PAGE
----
namenerk

2021-12-18

What is the difference between f(-x) and -f(x)?
What is the difference between in terms of their graphs? Jenny Bolton

The graph of f(-x) is the mirror image of the graph of f(x) with respect to the vertical axis.
The graph of -f(x) is the mirror image of the graph of f(x) with respect to the horizontal axis.
A function is called even if $f\left(x\right)=f\left(-x\right)$ for all x (For example, cos(x)).
A function is called odd if $-f\left(x\right)=f\left(-x\right)$ for all x (For example, sin(x)). Linda Birchfield

The most helpful vocabulary related to your question has to do with the parity of a given function. Functions are described as odd, even, neither. Most functions are neither odd nor even, but it is great to know which ones are even or odd and how to tell the difference.
Even functions - If f(x) is an even function, then for every x and -x in the domain of f, $f\left(x\right)=f\left(-x\right)$. Graphically, this means that the function is symmetric with respect to the y-axis. Thus, reflections across the y-axis do not affect the function's appearance. Good examples of even functions include: ${x}^{2},{x}^{4},\dots ,{x}^{2n}$ (integer n); cos(x), cosh(x), and |x|.
Odd functions - If f(x) is an odd function, then for every x and −x in the domain of f, $-f\left(x\right)=f\left(-x\right)$. Graphically, this means that the function is rotationally symmetric with respect to the origin. Thus, rotations of ${180}^{\circ }$ or any multiple of ${180}^{\circ }$ do not affect the function's appearance. Good examples of odd functions include: $x,{x}^{3},{x}^{5},\dots ,{x}^{2n+1}$ (integer n); sin(x), and sinh(x).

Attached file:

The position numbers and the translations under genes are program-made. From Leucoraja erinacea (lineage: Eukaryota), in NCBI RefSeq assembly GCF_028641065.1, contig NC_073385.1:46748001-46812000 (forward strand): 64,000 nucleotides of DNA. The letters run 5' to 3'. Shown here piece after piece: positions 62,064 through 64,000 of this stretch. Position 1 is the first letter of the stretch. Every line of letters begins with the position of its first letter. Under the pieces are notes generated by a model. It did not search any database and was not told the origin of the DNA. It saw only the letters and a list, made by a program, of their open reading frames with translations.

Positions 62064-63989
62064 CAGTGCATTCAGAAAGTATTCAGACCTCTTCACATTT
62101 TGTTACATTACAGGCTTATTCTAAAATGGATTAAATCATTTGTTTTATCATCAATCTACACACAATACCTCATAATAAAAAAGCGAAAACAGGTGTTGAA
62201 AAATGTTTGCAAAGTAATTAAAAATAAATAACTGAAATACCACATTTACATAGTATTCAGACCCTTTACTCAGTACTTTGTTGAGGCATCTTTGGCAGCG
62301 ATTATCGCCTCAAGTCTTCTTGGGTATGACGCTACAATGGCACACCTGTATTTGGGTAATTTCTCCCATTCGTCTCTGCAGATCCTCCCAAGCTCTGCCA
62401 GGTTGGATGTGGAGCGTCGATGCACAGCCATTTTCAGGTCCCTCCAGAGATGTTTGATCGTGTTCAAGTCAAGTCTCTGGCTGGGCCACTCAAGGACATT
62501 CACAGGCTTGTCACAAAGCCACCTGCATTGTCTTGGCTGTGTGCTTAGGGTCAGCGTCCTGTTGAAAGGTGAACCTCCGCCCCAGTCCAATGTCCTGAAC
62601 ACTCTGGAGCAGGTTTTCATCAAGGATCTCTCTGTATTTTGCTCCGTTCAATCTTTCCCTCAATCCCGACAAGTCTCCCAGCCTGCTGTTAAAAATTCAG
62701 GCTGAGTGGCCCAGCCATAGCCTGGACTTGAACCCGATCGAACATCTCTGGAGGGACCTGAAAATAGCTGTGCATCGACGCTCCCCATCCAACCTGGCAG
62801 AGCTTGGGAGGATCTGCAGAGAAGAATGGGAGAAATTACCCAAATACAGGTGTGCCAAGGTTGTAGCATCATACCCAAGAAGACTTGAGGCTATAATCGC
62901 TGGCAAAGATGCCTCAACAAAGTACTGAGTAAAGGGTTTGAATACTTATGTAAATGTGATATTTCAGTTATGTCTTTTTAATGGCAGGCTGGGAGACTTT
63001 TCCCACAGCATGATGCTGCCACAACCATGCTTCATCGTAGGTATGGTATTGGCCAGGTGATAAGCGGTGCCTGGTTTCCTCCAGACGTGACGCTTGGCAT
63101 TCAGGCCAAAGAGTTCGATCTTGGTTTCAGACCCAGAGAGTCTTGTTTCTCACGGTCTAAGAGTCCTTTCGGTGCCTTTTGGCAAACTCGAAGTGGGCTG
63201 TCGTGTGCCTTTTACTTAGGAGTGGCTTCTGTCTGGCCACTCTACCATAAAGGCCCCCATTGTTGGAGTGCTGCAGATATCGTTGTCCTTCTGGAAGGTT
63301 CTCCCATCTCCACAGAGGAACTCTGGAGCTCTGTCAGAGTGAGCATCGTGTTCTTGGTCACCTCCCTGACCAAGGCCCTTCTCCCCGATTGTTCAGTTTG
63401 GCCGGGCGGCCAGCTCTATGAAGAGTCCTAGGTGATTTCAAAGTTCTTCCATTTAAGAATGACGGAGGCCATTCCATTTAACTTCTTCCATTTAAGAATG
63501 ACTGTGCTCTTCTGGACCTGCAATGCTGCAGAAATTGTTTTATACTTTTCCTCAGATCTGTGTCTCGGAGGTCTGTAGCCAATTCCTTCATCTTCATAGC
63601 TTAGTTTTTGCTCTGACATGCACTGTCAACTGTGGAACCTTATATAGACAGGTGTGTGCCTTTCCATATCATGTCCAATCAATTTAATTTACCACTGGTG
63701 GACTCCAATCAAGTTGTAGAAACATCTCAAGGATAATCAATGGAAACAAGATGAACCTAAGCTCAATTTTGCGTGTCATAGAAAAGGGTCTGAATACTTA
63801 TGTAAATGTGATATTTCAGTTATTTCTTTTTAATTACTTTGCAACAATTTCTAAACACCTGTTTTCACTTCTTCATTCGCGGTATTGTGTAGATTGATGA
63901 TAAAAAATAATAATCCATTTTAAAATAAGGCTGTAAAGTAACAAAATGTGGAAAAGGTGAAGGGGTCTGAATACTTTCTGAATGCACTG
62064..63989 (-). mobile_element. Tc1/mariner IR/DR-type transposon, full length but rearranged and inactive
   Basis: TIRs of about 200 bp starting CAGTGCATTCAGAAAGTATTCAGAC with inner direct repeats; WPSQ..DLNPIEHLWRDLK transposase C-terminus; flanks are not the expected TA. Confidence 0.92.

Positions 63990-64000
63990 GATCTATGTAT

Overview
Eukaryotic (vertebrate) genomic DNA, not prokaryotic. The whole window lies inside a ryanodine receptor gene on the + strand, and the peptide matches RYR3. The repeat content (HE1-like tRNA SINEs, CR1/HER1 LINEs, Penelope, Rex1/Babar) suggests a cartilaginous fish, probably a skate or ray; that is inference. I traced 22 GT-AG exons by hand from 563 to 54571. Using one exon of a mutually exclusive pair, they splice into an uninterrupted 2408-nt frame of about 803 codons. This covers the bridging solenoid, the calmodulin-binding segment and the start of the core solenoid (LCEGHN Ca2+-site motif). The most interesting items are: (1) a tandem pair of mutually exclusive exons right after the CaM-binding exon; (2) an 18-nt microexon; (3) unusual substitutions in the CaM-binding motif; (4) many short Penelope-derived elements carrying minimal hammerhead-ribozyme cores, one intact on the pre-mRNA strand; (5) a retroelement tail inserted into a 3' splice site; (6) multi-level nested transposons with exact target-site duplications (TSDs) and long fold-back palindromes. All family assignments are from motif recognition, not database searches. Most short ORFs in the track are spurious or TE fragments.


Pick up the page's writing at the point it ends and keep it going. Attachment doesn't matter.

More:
To really get a feel for recognizing these functions, I suggest you graph several (if not all) of them. You will be well-equipped to visually determine the parity of most functions if you just spend a little time graphing the example functions. RizerMix

Result:
- $f\left(-x\right)$ reflects the graph of $f\left(x\right)$ across the $y$-axis.
- $-f\left(x\right)$ reflects the graph of $f\left(x\right)$ across the $x$-axis.
Solution:
The difference between $f\left(-x\right)$ and $-f\left(x\right)$ is that $f\left(-x\right)$ represents the function $f$ evaluated at the negation of $x$, whereas $-f\left(x\right)$ represents the negation of the function $f$ evaluated at $x$.
In terms of their graphs, $f\left(-x\right)$ is obtained by reflecting the graph of $f\left(x\right)$ across the $y$-axis. This means that any point $\left(x,y\right)$ on the graph of $f\left(x\right)$ is transformed to $\left(-x,y\right)$ on the graph of $f\left(-x\right)$.
On the other hand, $-f\left(x\right)$ is obtained by taking the opposite (negation) of the $y$-values of the graph of $f\left(x\right)$. This means that every point $\left(x,y\right)$ on the graph of $f\left(x\right)$ is transformed to $\left(x,-y\right)$ on the graph of $-f\left(x\right)$. Vasquez

Step 1. Algebraic Difference:
The expression $f\left(-x\right)$ represents the function $f\left(x\right)$ evaluated at the input $-x$. It means that we substitute $-x$ for $x$ in the original function $f\left(x\right)$.